As far as clinical evidence for the stress-relieving or anti-anxiety effect of theanine goes, there is a paucity of data. One way to study the effects of chemicals on the brain is through electroencephalography (EEG), a non-invasive instrumental technique that can monitor brain wave activity. The brain emits weak electrical impulses of varying frequencies that correlate with different types of mental states and activity. Deep sleep, for example, is characterized by low frequency “Delta” waves, while during light sleep “Theta” waves are emitted. A relaxed, awake state is associated with “Alpha” waves, and an awake and excited brain will emit high frequency “Beta” waves. Caffeine can be shown to suppress Theta and Alpha waves, while promoting the Beta waves that are linked with stress and anxiety. So, what does theanine do?

A number of studies have confirmed that within 30 minutes of ingesting theanine, there is a measurable enhancement of Alpha wave activity, implying an alert but relaxed state. Interesting, but is the amount of theanine used in such studies comparable to that found in tea or in fortified beverages? And does the small increase in Alpha activity translate into enhanced performance on tasks that require focus and attention?

The studies used 50-250 mg of theanine, which in general is more than that found in a cup of tea (2-100 mg). Tiger Focus and Slow Cow each have 25 mg per serving (240 mL), so they are decidedly on the low end of any dose that may have an effect on brain waves. More bothersome is the lack of any significant effect on subjects’ performance on attention tests even at doses of 250 mg. And when anxiety states were experimentally induced, such as asking subjects to prepare a presentation in a short time frame, administration of 200 mg of theanine was of no help.  Interestingly, neither was administration of 1 mg of alprazolam (Xanax), a standard anti-anxiety prescription medication. 

So theanine doesn’t seem to do a whole lot for humans. But if you’re a rodent in need of a little memory improvement, there’s hope. Rats placed in a box with some foreign object will explore it until they get bored. When in a subsequent experiment they are placed back in the box, now equipped with a new object in addition to the old one, the difference between the time taken to explore the two objects is a measure of memory. Supposedly, if the rat remembers having seen an object before, it will have less of a tendency to explore it again. Well, when rats are given theanine in their drinking water, they do reduce their “reexploration” time somewhat. The catch is that the animals’ average daily intake was 400 mg of theanine, which, taking body weight into account, would translate to several hundred liters of Slow Cow or Tiger Focus for a human. At such a dose the focus would be on going to the bathroom.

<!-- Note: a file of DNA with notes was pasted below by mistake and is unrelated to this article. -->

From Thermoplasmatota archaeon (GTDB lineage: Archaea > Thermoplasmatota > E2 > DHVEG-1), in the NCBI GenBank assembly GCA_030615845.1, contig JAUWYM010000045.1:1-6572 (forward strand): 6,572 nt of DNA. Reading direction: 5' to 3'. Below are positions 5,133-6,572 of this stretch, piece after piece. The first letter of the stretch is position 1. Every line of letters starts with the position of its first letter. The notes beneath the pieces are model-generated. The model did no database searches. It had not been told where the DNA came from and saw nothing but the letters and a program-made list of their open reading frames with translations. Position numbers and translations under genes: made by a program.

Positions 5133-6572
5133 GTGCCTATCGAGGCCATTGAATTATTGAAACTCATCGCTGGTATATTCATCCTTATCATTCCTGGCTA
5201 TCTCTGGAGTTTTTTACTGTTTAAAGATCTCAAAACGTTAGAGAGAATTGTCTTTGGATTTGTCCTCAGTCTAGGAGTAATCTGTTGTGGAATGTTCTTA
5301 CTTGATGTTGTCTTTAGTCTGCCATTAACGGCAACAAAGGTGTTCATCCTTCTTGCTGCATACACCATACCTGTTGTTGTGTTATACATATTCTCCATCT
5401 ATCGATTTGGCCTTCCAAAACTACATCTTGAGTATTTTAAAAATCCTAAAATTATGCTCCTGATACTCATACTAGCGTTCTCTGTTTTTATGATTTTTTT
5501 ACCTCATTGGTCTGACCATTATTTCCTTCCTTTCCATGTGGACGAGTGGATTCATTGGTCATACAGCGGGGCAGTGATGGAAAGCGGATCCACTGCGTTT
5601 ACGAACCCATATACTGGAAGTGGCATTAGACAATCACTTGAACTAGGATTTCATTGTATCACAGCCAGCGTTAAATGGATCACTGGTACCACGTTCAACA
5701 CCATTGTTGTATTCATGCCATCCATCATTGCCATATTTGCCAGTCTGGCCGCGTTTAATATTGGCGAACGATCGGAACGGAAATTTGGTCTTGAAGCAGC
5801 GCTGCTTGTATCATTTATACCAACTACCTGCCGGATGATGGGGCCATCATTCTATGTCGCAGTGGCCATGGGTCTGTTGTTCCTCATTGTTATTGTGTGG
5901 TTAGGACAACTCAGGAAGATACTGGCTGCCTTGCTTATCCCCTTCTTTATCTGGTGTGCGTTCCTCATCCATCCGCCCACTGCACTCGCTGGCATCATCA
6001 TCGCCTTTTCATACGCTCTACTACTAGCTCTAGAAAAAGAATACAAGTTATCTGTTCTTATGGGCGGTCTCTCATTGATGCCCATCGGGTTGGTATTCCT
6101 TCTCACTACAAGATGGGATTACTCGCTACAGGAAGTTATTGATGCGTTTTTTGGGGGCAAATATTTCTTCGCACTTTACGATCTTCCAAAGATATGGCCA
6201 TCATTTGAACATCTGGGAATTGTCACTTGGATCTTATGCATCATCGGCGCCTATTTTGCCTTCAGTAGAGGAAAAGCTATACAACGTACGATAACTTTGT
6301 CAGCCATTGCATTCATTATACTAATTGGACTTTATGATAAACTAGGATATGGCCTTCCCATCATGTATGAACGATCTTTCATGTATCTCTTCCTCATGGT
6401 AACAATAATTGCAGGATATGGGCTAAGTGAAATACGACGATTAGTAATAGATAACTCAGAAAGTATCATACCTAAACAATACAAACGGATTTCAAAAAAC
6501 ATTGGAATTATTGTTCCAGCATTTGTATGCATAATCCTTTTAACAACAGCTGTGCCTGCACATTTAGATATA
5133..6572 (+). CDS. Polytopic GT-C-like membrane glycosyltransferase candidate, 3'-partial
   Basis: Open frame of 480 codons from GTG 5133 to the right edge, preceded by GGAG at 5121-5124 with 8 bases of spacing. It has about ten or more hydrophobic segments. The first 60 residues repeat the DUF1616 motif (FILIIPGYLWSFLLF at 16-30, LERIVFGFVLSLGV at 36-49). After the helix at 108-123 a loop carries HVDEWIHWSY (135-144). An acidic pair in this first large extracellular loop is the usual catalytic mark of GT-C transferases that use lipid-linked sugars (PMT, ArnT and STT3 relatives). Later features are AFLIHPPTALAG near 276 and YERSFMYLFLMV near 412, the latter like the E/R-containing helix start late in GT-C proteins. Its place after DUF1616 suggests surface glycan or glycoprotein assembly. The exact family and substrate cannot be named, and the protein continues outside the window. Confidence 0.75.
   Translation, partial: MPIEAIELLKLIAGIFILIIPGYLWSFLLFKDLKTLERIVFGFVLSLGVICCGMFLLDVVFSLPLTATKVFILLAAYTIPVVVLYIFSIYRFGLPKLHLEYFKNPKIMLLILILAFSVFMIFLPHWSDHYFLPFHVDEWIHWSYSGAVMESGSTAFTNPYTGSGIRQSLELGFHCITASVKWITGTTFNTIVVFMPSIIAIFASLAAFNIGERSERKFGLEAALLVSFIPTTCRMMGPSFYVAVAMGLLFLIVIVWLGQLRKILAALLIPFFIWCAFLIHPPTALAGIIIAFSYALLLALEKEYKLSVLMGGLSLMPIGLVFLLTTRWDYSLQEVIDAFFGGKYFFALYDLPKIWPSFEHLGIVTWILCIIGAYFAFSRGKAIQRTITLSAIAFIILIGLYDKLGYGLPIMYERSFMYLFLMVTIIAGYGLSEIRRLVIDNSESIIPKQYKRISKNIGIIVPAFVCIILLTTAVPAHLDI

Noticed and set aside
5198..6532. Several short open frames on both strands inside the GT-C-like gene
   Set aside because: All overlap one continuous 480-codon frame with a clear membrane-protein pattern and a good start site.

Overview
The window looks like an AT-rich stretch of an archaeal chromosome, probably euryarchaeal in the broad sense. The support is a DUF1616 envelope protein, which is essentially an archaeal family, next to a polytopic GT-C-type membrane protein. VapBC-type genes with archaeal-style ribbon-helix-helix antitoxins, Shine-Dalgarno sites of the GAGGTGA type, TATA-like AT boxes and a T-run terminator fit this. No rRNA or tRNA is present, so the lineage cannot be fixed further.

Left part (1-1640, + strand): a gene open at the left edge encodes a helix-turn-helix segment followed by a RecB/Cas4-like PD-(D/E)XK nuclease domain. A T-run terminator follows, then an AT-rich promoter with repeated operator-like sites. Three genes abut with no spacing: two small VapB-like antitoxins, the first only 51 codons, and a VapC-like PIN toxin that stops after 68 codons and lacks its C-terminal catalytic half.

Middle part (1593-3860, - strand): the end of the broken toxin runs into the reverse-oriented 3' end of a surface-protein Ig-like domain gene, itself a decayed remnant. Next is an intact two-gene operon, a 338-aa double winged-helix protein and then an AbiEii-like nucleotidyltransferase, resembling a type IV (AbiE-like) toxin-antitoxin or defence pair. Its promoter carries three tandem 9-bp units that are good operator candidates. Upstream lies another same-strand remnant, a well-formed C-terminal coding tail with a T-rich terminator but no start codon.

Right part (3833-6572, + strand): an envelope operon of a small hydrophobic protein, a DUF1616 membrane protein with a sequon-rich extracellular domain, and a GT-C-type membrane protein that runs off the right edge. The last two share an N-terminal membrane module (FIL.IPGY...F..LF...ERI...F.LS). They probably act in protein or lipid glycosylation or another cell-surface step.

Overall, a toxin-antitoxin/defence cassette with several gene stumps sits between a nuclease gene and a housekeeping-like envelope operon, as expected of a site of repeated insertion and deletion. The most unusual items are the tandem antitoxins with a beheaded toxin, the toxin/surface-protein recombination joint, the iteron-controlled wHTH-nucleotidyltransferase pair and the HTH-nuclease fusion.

Tiger Woods of course was a superb golfer long before his foray into the sport beverage market. Any suggestion that his concentration has been helped by Tiger Focus is pure folly.  Such silliness is enough to make one search for a calming drink.

About the author

Dr. Joe Schwarcz is Director of McGill University’s “Office for Science and Society” which has the mission of separating sense from nonsense. He is well known for his informative and entertaining public lectures on topics ranging from the chemistry of food to the connection between the body and the mind. Professor Schwarcz has received numerous awards for teaching chemistry and for interpreting science for the public and was the first non-American ever to win the American Chemical Society’s prestigious Grady-Stack Award for demystifying chemistry. Professor Schwarcz hosts "The Dr. Joe Show" on Montreal's CJAD and has appeared hundreds of times on The Discovery Channel, CTV, CBC, TV Ontario and Global Television. He also writes a newspaper column entitled “The Right Chemistry”, and has authored eighteen books.